Exercise is often used to counteract a stressful day, however there is some evidence to suggest that certain forms of exercise are more beneficial than others when it comes to reducing stress. This interactive presentation provides an overview of the physiology of stress and discusses how exercise programmes should be developed in order to improve mental health and to avoid the burnout or injury that can arise when we add exercise to a busy work and family life.
Research often shows social support as the most important factor for enabling individuals to buffer against and cope with many of life’s difficult situations. Now the latest research also shows that, in both difficult and normal times, social support is important in helping us pursue opportunities to develop and grow, and therefore to thrive.
But few use social support well. This interactive presentation will help the audience become more confident and strategic in their use of social support by considering the types of support required for difficult times/to thrive and how to build an effective support network.
This interactive presentation outlines the physiology of stress and discusses the link between nutrition and gut health with mental health. It will encourage the audience to reflect on their own diet and how it may be having a detrimental effect on mood and stress levels. Finally it will provide practical solutions for making small but significant changes to nutrient intake in order to improve stress responsiveness, mood, and cognitive performance.
This interactive presentation discusses the risks associated with excess weight and presents a brief summary of research evidence on weight loss interventions. It will encourage the audience to reflect on previous weight loss attempts and identify; what works for them, what doesn’t work for them, and why this may be the case. Finally, they will be provided with practical tips and advice on how to make lifestyle changes that promote long-term weight management.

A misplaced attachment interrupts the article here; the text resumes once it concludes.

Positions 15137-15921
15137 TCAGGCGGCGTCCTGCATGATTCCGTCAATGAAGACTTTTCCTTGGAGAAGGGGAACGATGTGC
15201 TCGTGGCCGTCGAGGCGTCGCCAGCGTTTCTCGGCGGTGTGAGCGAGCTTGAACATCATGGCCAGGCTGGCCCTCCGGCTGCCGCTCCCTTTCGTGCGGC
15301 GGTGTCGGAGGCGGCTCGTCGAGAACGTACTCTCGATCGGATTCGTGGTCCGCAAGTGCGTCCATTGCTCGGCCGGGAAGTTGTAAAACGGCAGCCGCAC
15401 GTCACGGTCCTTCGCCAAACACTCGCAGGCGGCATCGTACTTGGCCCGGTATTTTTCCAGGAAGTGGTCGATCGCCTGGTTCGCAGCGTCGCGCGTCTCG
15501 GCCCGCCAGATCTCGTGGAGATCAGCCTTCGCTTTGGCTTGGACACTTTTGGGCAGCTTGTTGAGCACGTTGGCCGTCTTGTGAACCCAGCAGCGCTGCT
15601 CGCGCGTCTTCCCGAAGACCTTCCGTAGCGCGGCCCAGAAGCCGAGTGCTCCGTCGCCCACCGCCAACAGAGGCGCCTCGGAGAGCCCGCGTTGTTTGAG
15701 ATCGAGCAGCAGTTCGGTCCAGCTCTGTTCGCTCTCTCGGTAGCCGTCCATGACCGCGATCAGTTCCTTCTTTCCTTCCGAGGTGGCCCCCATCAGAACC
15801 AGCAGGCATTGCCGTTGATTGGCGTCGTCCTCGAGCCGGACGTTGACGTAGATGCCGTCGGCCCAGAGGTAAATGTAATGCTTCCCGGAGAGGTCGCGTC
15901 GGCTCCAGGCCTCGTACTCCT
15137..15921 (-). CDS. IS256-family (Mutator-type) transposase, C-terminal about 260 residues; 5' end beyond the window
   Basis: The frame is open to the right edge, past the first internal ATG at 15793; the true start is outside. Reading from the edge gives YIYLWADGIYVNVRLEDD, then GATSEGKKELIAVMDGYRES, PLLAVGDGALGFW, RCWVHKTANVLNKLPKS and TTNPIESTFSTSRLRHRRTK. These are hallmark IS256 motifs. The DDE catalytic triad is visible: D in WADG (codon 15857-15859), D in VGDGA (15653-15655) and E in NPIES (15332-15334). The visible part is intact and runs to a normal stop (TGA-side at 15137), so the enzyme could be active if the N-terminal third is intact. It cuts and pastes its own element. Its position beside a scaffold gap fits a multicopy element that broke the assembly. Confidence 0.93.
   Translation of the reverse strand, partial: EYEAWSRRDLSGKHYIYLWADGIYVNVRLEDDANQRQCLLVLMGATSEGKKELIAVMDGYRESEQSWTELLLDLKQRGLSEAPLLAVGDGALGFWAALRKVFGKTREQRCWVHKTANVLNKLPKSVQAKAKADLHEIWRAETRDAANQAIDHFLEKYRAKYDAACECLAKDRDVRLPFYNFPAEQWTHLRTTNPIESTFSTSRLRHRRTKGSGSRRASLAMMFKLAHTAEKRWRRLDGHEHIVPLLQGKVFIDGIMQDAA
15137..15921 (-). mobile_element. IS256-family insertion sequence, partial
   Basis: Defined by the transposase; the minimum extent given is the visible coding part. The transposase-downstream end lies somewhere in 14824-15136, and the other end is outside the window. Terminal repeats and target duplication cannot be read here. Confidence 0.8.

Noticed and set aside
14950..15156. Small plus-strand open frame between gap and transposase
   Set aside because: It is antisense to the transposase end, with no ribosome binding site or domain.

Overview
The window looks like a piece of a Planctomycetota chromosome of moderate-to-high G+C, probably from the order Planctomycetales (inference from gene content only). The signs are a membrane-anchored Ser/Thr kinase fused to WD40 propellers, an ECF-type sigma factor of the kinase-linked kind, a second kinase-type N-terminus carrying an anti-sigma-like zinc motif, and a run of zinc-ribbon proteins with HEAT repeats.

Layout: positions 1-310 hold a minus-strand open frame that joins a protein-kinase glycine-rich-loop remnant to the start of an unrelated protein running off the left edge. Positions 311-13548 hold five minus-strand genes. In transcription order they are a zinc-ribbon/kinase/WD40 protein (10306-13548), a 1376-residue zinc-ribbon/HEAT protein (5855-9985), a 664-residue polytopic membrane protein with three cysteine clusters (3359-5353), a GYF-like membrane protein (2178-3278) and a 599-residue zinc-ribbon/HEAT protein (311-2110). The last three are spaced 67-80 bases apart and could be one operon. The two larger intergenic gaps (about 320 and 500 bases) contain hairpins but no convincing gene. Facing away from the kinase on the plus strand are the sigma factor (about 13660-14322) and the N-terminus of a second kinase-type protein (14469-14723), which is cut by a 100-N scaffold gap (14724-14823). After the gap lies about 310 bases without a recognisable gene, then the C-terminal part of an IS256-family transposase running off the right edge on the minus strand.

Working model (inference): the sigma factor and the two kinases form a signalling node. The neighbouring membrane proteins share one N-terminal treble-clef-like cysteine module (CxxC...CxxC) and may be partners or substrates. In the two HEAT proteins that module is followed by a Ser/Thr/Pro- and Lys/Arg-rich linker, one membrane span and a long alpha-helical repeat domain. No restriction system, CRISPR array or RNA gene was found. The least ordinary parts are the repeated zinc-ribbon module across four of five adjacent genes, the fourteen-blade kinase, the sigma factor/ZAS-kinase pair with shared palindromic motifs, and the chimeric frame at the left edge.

Many of us feel that we are stuck on a work rollercoaster with little or no control over what we do or how we do it. This can have a negative effect on our engagement, job satisfaction, performance and wellbeing. This workshop introduces the latest wellbeing concept from organizational psychology, ‘job crafting’. Job crafting encourages individuals to redesign their work by planning to seek challenges and resources, and to reduce demands. It also encourages individuals to consider how their work can better build in their strengths, passions and interests.
How many cups have you had today? How many cups have been drunk across your organisation? Coffee is seen as more than a drink. It wakes us up, keeps us going. It is a social force: it creates conversation, it units us. But what is the impact of drinking coffee on your health, your performance? This interactive workshop will help attendees consider how coffee affects us and how to ‘use’ it for best benefit.